They then went back and addressed a difficult passage in the "Weinachten" where all voices have multiple half notes in succession after having very active parts. The choir sang it once at a forte dynamic, and then Dr. Ganschow told them to make it softer but keep the same intensity, which led to a more balanced sound. This was the first technique: starting a passage that is either difficult to balance or control the dynamics of by singing loudly, and then repeating it and slowly backing off the dynamic level until the desired result is achieved. The second technique is finding a good placement on the risers for your choir. This was demonstrated with the tenors from the group. Dr. Ganschow told the tenors to mix in any order at random. While the men were moving, Dr. Ganschow described how on the first day of choir, she will be an easy piece that is fun to sing, and then the second day she will do voice matching. For the tenors, she said that she will usually use the first phrase of "Wondrous Love" because a range of about an octave can be heard in a few measures. The tenors then sang the phrase and were moved around multiple times as Dr. Ganschow showed how she implemented voice matching. Some tips she gave were the following:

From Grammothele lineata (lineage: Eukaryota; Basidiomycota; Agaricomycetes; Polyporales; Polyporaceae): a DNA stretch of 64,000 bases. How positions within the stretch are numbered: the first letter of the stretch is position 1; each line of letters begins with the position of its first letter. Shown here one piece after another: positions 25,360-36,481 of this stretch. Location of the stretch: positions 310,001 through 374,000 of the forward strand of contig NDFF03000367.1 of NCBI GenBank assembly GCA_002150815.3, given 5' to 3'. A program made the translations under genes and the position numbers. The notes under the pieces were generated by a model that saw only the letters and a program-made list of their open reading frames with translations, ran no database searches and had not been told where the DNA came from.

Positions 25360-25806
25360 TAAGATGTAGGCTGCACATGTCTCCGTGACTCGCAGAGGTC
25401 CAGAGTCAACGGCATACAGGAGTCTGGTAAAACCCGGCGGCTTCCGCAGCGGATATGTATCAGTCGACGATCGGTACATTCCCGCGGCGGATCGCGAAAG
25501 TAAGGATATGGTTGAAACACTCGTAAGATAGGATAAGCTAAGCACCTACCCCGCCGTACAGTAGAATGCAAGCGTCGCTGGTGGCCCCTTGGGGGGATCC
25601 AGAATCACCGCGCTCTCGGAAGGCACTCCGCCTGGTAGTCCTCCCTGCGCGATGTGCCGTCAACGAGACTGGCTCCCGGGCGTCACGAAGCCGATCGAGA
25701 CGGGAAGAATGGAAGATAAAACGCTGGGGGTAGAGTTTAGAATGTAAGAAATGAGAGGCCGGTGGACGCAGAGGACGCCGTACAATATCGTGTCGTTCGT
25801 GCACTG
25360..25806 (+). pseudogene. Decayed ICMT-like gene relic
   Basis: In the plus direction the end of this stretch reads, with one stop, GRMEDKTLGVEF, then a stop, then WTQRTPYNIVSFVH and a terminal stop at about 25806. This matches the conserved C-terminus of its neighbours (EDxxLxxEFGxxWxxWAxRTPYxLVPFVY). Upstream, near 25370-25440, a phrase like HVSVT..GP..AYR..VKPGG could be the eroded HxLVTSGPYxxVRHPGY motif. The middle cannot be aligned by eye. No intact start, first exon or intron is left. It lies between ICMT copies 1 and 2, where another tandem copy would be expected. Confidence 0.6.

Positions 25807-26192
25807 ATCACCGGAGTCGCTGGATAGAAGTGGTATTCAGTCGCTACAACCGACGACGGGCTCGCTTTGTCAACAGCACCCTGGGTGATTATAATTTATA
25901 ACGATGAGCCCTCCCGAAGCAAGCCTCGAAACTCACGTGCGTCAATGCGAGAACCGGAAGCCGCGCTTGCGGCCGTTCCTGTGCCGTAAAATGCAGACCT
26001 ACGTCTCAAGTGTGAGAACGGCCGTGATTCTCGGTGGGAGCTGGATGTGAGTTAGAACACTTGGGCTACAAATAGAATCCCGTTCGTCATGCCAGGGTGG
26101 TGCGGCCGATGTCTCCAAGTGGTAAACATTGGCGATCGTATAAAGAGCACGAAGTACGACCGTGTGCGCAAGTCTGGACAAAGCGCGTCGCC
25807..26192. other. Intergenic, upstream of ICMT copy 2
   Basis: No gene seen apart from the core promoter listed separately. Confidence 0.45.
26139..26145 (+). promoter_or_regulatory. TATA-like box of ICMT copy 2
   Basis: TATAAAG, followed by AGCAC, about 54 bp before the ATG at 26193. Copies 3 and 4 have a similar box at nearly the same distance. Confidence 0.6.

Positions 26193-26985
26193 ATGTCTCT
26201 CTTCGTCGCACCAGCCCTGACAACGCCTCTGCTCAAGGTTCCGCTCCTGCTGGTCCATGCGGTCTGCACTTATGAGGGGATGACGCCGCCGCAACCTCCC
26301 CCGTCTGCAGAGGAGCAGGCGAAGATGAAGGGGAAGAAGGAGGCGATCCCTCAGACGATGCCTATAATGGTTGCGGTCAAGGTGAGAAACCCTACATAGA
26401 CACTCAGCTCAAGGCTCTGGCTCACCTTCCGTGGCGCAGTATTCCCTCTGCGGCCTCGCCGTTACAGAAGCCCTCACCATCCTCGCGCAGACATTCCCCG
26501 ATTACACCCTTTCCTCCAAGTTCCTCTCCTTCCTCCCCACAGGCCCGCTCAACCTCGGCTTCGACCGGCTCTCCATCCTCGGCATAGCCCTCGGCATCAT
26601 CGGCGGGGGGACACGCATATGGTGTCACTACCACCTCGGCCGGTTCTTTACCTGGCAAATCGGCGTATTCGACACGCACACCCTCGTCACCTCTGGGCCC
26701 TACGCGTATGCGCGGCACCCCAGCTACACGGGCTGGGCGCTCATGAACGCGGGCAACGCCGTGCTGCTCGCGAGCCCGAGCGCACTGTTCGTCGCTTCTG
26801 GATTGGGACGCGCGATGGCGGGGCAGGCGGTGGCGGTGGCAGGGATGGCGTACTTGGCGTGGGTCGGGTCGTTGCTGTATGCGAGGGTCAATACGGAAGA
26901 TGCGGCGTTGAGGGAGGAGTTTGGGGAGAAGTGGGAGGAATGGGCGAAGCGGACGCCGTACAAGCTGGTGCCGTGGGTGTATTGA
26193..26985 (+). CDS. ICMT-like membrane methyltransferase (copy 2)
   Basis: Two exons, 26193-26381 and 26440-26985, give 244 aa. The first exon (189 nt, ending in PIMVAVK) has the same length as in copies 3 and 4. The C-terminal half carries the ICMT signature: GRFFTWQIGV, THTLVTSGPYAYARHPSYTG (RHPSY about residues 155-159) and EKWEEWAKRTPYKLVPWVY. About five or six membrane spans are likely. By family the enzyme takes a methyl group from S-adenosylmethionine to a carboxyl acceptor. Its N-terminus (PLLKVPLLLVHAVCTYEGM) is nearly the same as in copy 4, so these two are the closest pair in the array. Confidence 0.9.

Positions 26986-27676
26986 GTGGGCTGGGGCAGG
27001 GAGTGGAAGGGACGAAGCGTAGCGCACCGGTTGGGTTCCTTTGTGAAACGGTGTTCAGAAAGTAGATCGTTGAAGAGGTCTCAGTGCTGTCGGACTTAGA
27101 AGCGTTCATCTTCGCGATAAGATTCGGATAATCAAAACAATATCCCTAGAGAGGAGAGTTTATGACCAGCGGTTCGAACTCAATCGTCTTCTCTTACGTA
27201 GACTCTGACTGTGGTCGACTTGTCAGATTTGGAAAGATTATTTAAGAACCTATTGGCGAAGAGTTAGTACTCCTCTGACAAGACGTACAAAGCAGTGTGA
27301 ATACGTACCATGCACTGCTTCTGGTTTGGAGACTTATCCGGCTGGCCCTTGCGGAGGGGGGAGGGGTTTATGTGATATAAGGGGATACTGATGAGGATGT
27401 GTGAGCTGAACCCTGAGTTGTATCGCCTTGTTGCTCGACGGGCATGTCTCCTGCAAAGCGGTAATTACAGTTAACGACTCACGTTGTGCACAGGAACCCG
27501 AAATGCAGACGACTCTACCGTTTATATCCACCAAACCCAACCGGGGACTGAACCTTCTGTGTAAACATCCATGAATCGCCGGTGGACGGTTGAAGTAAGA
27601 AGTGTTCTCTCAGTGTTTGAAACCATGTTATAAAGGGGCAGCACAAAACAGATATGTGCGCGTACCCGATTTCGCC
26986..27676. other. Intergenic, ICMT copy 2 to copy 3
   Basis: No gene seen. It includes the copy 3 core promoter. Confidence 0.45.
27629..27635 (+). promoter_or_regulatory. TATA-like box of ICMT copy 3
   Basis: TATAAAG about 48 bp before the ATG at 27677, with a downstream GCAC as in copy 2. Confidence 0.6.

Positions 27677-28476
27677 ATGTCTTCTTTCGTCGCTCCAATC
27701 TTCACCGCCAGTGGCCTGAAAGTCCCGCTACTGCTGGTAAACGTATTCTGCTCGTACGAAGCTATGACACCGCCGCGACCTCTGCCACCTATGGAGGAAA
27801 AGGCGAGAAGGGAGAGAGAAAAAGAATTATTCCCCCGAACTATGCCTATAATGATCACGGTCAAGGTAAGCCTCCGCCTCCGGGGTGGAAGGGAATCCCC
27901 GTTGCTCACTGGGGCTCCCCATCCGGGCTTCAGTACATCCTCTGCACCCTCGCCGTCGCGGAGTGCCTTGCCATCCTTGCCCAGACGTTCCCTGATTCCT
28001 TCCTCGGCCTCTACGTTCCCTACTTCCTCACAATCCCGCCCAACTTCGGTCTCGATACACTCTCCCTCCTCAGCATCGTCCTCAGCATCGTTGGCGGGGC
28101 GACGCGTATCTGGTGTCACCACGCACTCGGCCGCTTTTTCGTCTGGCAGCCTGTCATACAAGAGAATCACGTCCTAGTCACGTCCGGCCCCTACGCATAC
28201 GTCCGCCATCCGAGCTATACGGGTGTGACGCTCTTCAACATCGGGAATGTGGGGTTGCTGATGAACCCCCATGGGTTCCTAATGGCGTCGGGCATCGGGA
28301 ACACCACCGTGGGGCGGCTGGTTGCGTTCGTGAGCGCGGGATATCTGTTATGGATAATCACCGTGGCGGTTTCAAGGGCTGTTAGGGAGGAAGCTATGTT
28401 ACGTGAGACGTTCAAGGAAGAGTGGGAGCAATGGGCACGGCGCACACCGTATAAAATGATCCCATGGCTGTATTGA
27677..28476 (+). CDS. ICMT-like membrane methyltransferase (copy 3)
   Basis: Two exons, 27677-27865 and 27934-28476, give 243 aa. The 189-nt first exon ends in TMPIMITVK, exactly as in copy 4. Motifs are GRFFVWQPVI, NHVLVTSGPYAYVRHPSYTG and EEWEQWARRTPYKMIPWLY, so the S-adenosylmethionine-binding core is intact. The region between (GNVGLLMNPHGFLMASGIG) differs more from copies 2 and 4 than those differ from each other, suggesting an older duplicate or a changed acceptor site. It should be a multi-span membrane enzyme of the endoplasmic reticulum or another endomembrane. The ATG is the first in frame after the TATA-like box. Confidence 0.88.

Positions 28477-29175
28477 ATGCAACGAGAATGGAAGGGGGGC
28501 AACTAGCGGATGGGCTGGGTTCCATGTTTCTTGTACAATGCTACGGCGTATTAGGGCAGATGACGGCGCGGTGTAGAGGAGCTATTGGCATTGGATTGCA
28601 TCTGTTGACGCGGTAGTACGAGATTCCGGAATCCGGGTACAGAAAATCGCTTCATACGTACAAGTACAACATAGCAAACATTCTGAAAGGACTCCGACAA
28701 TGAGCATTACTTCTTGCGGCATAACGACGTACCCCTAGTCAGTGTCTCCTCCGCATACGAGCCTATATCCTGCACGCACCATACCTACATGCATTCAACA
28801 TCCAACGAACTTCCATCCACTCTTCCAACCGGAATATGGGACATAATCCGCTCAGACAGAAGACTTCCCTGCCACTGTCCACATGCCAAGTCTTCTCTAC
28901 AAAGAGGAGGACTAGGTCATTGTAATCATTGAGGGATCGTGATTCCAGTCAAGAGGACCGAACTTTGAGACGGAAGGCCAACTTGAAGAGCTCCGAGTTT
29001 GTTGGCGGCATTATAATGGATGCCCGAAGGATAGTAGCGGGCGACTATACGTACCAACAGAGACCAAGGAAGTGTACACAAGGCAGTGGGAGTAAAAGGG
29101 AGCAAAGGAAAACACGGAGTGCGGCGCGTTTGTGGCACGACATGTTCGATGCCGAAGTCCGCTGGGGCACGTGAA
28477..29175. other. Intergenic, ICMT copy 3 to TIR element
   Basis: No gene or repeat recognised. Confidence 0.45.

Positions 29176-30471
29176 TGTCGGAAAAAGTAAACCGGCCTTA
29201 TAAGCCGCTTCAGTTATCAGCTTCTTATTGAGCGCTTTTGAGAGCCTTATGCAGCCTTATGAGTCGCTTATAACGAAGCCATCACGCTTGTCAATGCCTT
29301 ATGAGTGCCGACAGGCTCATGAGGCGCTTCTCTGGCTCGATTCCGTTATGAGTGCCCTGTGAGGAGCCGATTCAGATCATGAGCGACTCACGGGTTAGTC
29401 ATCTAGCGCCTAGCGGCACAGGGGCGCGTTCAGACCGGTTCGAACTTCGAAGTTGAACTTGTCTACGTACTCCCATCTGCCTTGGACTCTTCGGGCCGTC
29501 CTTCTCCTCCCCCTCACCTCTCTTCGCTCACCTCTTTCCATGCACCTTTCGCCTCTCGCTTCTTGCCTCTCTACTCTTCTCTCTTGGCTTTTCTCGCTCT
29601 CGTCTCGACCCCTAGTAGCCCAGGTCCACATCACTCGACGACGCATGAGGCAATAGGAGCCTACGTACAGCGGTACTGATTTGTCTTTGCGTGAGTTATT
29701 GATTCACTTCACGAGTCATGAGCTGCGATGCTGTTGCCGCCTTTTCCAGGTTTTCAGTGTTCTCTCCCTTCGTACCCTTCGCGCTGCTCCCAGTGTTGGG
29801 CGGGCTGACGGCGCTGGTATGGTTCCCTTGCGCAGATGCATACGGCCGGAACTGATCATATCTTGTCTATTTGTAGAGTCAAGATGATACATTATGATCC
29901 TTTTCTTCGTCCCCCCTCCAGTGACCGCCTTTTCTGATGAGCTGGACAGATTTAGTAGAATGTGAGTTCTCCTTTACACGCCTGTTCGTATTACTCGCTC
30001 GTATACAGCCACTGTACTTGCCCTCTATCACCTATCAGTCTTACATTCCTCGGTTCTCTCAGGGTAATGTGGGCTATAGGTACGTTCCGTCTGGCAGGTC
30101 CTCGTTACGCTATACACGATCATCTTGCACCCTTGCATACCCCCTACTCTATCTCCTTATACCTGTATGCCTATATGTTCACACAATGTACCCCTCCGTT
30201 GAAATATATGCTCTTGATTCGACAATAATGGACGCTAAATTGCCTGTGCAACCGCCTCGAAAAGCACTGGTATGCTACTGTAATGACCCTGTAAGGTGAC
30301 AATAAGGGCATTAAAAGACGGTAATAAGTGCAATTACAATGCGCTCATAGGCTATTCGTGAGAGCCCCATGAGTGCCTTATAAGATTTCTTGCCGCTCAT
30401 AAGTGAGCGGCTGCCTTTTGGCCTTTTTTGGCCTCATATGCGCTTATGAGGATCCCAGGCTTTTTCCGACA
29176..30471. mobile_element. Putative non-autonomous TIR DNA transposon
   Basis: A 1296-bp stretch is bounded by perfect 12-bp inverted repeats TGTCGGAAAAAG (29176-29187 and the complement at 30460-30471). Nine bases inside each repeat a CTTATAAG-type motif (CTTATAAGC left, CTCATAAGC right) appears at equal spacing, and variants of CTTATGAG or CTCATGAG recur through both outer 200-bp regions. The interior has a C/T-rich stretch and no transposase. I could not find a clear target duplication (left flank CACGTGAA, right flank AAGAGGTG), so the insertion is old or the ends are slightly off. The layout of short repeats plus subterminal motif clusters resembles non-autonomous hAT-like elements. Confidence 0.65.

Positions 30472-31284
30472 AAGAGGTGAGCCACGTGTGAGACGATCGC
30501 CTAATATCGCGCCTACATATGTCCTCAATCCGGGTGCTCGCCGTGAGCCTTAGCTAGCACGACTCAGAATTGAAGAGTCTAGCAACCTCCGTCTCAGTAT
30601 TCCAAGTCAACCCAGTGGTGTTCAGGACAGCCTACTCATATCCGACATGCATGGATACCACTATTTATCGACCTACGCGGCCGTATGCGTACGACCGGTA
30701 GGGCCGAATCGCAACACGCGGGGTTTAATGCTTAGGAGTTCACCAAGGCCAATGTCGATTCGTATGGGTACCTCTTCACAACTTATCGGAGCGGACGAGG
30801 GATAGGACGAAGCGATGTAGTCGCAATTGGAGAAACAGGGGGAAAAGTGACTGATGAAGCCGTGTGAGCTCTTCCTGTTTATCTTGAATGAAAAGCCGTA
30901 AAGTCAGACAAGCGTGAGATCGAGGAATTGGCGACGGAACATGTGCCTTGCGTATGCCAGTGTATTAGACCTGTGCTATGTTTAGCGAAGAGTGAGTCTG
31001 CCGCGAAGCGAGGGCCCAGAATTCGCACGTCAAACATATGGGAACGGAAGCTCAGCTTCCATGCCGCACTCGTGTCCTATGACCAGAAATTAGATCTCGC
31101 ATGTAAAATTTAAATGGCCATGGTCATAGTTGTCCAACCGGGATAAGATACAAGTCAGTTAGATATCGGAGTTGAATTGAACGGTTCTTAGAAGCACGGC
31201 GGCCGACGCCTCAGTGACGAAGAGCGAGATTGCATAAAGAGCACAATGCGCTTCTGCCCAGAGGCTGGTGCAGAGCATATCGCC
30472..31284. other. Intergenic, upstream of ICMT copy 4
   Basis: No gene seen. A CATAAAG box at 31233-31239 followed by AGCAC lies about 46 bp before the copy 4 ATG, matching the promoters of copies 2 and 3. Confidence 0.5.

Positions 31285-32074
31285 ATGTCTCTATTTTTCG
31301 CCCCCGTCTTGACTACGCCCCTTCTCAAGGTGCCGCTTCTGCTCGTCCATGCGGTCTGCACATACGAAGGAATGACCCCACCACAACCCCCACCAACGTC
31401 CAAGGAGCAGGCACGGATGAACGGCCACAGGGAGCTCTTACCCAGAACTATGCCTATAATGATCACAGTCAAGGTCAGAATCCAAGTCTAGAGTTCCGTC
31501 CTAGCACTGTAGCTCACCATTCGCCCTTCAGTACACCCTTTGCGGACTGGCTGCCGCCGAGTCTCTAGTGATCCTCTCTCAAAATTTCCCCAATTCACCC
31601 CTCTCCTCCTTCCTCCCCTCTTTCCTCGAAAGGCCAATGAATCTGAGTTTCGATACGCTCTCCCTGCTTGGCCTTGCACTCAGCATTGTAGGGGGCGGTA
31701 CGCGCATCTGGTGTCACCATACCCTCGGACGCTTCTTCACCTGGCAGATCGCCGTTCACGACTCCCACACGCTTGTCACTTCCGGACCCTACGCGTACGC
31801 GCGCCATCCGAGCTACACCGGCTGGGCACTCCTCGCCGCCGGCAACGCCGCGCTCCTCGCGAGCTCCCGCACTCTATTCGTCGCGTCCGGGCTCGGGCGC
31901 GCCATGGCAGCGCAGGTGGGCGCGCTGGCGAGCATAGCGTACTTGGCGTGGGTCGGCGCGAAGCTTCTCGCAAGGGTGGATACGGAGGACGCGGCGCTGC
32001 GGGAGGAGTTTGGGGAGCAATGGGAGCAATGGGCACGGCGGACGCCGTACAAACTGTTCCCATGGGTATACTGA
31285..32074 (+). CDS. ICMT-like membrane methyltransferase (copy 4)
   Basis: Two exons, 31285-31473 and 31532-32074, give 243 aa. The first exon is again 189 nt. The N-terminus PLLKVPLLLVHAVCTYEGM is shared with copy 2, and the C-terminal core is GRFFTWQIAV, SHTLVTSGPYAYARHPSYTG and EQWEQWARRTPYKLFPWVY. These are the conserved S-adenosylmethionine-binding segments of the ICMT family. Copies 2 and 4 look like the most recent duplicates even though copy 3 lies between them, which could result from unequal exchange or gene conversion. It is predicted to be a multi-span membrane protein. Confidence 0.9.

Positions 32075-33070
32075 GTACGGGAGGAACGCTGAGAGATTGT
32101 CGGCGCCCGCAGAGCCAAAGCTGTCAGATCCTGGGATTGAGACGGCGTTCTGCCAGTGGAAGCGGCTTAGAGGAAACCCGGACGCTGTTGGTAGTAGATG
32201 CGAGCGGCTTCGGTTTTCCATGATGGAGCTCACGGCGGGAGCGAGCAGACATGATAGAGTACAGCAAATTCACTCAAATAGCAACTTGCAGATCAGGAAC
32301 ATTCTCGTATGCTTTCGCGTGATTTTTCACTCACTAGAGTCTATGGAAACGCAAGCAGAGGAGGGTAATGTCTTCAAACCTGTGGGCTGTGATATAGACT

The choir then demonstrated a warm-up that helps with the shape and resonance of the vowel. They started on an [u] vowel and then closed to a hum without moving the mouth shape or changing the resonance. Dr. Ganschow explained that it is easy, especially with less experienced singers, for a student to press their lips together and close the inside of their mouth while doing a hum, and that this exercise prevents that and gets a good resonant hum. She also suggested that it is easier to work from bright to dark vowels and to resort back to singing an [i] vowel and then apply it to another vowel when the choir is having a difficult time finding their resonance. They also did a few sigh glissandos from high notes to work from the head voice down, as that prevents singers from adding weight to their tone. Another type of warm up that Dr. Ganschow addressed was the chordal warm up. There was a simple progression in the packet that was provided that she often uses, but she said that even just building any chord on a vowel and then modifying the vowel to find the resonance is an easy and successful warm up. Playing with the brightness and darkness of the sound can also be helpful, as it gives the choir an idea of the range of sound that they have available to them. Dr. Ganschow demonstrated this by having the choir sing on a vowel, then slowly make it as bright as they could, and then make it has dark as they could. She finished speaking about warm ups with a final word of wisdom: “Closed vowels always win.” She elaborated by saying that if a choir is having trouble with their sound on a specific word or vowel, experimenting with closed vowels can help immensely.